Sir William Beechey is best known as a portraitist who enjoyed the patronage of royalty. Working during a zenith in British portraiture, whilst perhaps not being an innovator of his craft, Beechey’s consistent and inoffensive style proved very popular.
Beechey’s professional life began not with painting, but with a position training to be a lawyer. Beechey’s uncle, who had taken charge of his upbringing, wanted to ensure for his nephew a respectable, stable career. Beechey, however, found himself lured into the hallowed halls of the Royal Academy by the painters with whom he socialised. Hanging up his wig and his gown, Beechey began to study and exhibit in the heart of the British art world, practising the most revered and exalted subject: portraiture.
Portraiture had long been praised as the highest form of art an artist could produce. Vital, too, was it to those who could afford to have their portrait painted. Portraits were a form of power, to display one’s wealth and prestige. A growing middle class, made rich out of developments in industry and trade, also offered a growing market for portraiture. It was a booming trade, and artists were high in demand.
Beechey could have chosen no better place to have practised this art than the Royal Academy. In this hub of artistic enterprise, he would learn from the example of the great artists before him. He was supposedly taught by Johann Zoffany (1733-1810), a great portrait painter who long served the royal family. The works of Sir Joshua Reynolds (1723-1792), too, were imitated by Beechey as he honed his skill. These two greats of portraiture adopted the fashionable neoclassical style, in which figures were idealized, all blemishes smoothed away and not a hair out of place. Such an image of impenetrable civility appealed to those who wanted a portrait to demonstrate their power.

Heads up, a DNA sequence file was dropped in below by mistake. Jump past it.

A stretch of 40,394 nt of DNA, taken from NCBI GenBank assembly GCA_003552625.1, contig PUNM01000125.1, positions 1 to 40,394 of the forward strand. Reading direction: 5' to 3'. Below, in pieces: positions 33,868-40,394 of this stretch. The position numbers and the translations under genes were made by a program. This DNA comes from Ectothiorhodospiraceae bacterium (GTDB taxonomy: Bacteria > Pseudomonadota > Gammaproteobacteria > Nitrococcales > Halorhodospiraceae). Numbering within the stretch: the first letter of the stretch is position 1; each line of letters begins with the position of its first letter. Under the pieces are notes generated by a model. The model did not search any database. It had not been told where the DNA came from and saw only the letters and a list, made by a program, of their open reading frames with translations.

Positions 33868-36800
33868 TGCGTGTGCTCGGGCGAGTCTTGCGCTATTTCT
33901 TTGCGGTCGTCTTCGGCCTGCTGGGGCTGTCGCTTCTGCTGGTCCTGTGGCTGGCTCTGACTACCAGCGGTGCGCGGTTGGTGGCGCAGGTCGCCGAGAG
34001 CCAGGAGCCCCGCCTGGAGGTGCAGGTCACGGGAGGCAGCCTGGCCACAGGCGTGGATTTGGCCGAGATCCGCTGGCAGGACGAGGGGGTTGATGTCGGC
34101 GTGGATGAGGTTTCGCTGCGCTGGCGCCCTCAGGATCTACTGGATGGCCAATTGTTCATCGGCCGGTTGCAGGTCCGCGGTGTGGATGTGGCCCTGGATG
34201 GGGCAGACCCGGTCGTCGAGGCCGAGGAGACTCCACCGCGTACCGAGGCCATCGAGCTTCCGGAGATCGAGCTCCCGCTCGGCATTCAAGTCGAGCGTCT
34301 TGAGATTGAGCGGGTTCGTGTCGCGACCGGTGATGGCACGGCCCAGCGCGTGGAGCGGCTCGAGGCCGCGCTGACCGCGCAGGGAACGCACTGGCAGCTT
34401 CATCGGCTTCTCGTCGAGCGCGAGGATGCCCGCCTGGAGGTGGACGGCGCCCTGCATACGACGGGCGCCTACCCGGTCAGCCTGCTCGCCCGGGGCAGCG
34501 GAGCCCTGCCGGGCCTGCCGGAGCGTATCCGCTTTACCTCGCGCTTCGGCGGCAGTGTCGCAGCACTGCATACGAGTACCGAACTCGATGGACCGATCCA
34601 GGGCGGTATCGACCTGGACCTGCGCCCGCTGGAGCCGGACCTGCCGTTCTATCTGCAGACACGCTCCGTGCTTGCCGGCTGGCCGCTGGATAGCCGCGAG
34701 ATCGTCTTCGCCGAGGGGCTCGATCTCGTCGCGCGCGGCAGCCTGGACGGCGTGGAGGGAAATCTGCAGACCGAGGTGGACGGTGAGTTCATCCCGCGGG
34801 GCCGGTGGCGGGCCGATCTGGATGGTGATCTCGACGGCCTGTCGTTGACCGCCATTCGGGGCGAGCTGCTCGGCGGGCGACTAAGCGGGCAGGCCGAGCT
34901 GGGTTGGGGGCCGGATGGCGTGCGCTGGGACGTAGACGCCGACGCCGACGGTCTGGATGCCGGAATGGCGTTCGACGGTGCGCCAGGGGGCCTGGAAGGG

After completing his studies, Beechey worked for a time in Norfolk. This is most likely owing to his having found a good basis of work there, receiving commissions from surrounding wealthy families. He continued, however, to submit works for exhibition at the Royal Academy, and very slowly he was building a reputation for himself. A cunning publicity stunt by a dealer who purchased a work of Beechey’s rejected from the Royal Academy brought attention. The death of Thomas Gainsborough (1727-1788) and the retirement of Reynolds left an opening in the art world. Connections made between patrons were beginning to draw in more money and more praise. Beechey was on the rise.
He reached the apex of his career when he came to the attention of the royal family. An upset sitter, whose likeness Beechey had painted, showed his portrait to King George III when the Royal Academy, once again, rejected it. Both the king and his wife, Queen Charlotte, found Beechey’s style incredibly appealing. He was appointed portrait painter to Queen Charlotte, a promotion which rewarded Beechey with membership to the Royal Academy. They could not reject him any longer.
What appealed so much about Beechey’s style was its straightforwardness. Unlike his contemporaries, such as Thomas Lawrence (1769-1830), who added dashes of drama and flashes of bold colour, Beechey’s attitude to art was subtler, more conservative. The refined, elegant style of neoclassicism was evoked through his use of darker backgrounds to highlight his sitters captured in calm colours. Even the rich fabrics of royalty are not gaudy, instead there is a grounded feel to his depictions which brings a humanity which, in turn, highlights the refined countenance of his sitters. Indeed, his critics often noted that this resulted in Beechey’s works having ‘more nature.’ His lack of ‘eccentricities’ allowed an authenticity grounded in gravitas that, therefore, made that gravitas appear natural.